Water column profiles of temperature, salinity, in vivo chlorophyll fluorescence, and photosynthetically active radiation were obtained on board the research vessel Coriolis II at the BC and PDM mooring sites before mooring deployment on 15 October 2020. Data acquisition was done using a rosette sampler equipped with a conductivity–temperature–depth (CTD) probe (Sea-Bird Electronic SBE 911plus), an in situ fluorometer (Wet Labs ECO-AFL/FL), and a Chelsea scalar quantum irradiance sensor. The euphotic zone was determined based on the depth where the photosynthetically active radiation (PAR) value was 1 % of its surface value. The depths of the surface mixed layer and cold intermediate layer were estimated based on the vertical gradient in temperature and salinity.

A total of three moorings were deployed in October 2020 and retrieved in October 2021. Two moorings were equipped with sediment traps (Technicap PPS 6/2; aspect ratio: 6.25; opening area: 0.5 m2) deployed at 133 m at the Baie-Comeau site (BC-133) and at 154 and 224 m at the Pointe-des-Monts site (PDM-154 and PDM-224; Fig. 1, Table 1). Traps BC-133 and PDM-224 were positioned 67 and 58 m above the seafloor, respectively, above the estimated benthic nepheloid layer in the LSLE (i.e., 250–310 m of water depth; Bourgault et al., 2014; Casse et al., 2019). The sediment traps consisted of a funnel connected to a carousel holding with 24 sample cups (525 mL) programmed to rotate approximately every 2 weeks over an annual cycle with increased resolution in April. Prior to deployment, seawater was sequentially filtered through a 3 µm A/D glass fiber filter (Pall Corporation) and a 0.2 µm GTTP membrane filter to prepare the preservative solution for the sample cups. The cups were then filled with filtered seawater adjusted to a salinity > 33 psu with NaCl, fixed with 37 % formaldehyde (final concentration 5 % w/v formalin), and buffered with borax to preserve samples during deployment and after recovery (Hargrave et al., 2002). The last sample cup of each annual cycle was excluded from the analyses due to a technical error resulting in the cups remaining open upon recovery. After retrieval, all sample cups were kept at 4 C in the dark until biogenic matter analysis and cell identification. CTD and CT sensors attached to traps BC-133 and PDM-154 recorded water temperature and salinity at 15 min intervals from November 2020 to September 2021.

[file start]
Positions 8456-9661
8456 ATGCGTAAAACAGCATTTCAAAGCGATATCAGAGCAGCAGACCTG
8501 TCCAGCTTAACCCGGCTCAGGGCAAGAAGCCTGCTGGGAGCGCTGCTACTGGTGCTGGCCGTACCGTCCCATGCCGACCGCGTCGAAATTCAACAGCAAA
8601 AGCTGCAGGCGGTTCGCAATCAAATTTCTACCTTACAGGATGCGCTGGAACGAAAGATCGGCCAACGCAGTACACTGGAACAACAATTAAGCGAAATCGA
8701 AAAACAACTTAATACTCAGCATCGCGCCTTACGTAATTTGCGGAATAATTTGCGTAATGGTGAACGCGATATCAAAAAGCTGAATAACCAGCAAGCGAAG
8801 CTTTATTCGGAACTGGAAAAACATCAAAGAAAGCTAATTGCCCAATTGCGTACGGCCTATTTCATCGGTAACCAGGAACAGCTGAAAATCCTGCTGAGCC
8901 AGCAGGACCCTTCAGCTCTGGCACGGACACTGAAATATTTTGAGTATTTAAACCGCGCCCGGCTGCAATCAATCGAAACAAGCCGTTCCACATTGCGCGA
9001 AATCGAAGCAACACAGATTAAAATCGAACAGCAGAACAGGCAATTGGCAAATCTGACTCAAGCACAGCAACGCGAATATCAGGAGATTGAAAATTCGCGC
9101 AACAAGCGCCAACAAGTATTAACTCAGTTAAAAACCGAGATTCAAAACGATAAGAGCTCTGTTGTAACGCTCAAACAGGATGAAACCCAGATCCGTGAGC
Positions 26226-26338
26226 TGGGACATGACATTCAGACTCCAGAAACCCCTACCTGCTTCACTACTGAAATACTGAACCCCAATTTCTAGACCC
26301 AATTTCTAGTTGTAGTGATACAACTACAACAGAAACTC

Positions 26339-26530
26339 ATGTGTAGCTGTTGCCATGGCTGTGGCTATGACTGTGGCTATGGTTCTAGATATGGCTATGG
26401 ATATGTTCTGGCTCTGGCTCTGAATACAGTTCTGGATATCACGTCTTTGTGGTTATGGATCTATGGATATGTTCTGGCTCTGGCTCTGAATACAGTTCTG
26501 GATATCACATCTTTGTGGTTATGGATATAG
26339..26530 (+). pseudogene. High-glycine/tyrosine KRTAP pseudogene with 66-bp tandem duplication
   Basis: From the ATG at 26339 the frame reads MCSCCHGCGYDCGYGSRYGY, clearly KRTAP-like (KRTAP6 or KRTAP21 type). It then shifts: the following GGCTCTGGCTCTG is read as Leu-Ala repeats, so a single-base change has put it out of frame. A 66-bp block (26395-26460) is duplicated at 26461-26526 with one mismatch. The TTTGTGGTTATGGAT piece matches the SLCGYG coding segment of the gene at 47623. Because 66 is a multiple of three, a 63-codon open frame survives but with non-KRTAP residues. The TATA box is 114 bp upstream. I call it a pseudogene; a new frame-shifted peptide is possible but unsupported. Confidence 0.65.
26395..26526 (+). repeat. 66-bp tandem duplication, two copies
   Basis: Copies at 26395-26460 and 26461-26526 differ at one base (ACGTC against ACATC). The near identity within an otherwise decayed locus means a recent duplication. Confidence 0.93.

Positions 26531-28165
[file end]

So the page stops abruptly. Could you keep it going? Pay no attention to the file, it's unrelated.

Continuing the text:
Table 1Mooring deployment information.

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A third mooring was deployed in the axis of the main PDM canyon (PDMc) at 183 m water depth (Fig. 1; Table 1). The PDMc mooring was equipped with a down-looking ADCP deployed at 156 m that recorded velocity, acoustic backscatter, and pressure once every 20 s with a vertical bin size of 1 m. The ADCP recorded all pings ensemble averaging, and the acoustic beams were at a 20 angle respective to a vertical line. The ADCP data were analyzed in conjunction with bathymetric data to monitor the occurrence of turbidity currents, smaller sediment remobilization events and hydrodynamic processes. To assess the relation between sediment remobilization and sinking particles, the average acoustic backscatter (dB) and the maximum daily average acoustic backscatter were determined for each corresponding sediment trap sampling period.

3.2 Total particulate matter and geochemical signature

Prior to subsampling for all laboratory analyses, each sample cup was gently mixed for 100 s to ensure homogeneity before subsamples were collected using a pipette. For total particulate matter (TPM) measurements, triplicates of 1 to 3 mL were filtered onto 21 mm Whatman GF/F filters (nominal porosity of 0.7 µm) pre-combusted at 450 C for 5 h and pre-weighed with a Mettler Toledo MX5 Microbalance. The filters were rinsed with 5 mL of Nanopure water to eliminate salts. The filters were dried at 60 C for 36 to 48 h and reweighed with the microbalance. Inorganic carbon was then removed by placing the filters in a desiccator saturated with HCl fumes overnight. For particulate organic carbon (POC) and particulate nitrogen (PN) determination, the filters were pelletized in tin capsules, combustion was performed with an Elementar PYRO Elemental Analyzer, and detection was done with a Thermo Scientific DeltaPlus XP continuous-flow isotope ratio mass spectrometer (ISMER-UQAR). Acetanilide (B2000, Elemental Microanalysis) was used as a calibration standard for the analysis. Instrument blanks (empty tin capsules) were performed during calibration to stabilize and establish a baseline for the instrument. Analytical detection limits were 0.1 mg C and 0.02 mg N for POC and PN, respectively. Subsamples of each sample cup were also analyzed for total organic carbon (TOC) and total nitrogen (TN), allowing for the calculation of TOC:TN mass ratios, as well as the carbon (δ13C) and nitrogen (δ15N) isotopic signatures of the sinking particles. Each subsample was centrifuged at 3000 rpm, decanted, resuspended, and rinsed with distilled water three times. Centrifuge cycles began at 12 min and increased by 4 min intervals with each subsequent rinse. Subsamples were stored overnight at −80C and subsequently freeze-dried for 2 to 3 d. The particles were re-homogenized using an agate mortar and pestle. Subsamples used for TOC and δ13C were acidified using sequential aliquots of 1 M HCl, administered in scintillation vials, until no reaction was visible. Samples were dried at 60 C before being weighed into tin capsules and loaded into a Costech 4010 elemental analyzer coupled to a Delta V Plus – Conflo IV isotope ratio mass spectrometer (UNB).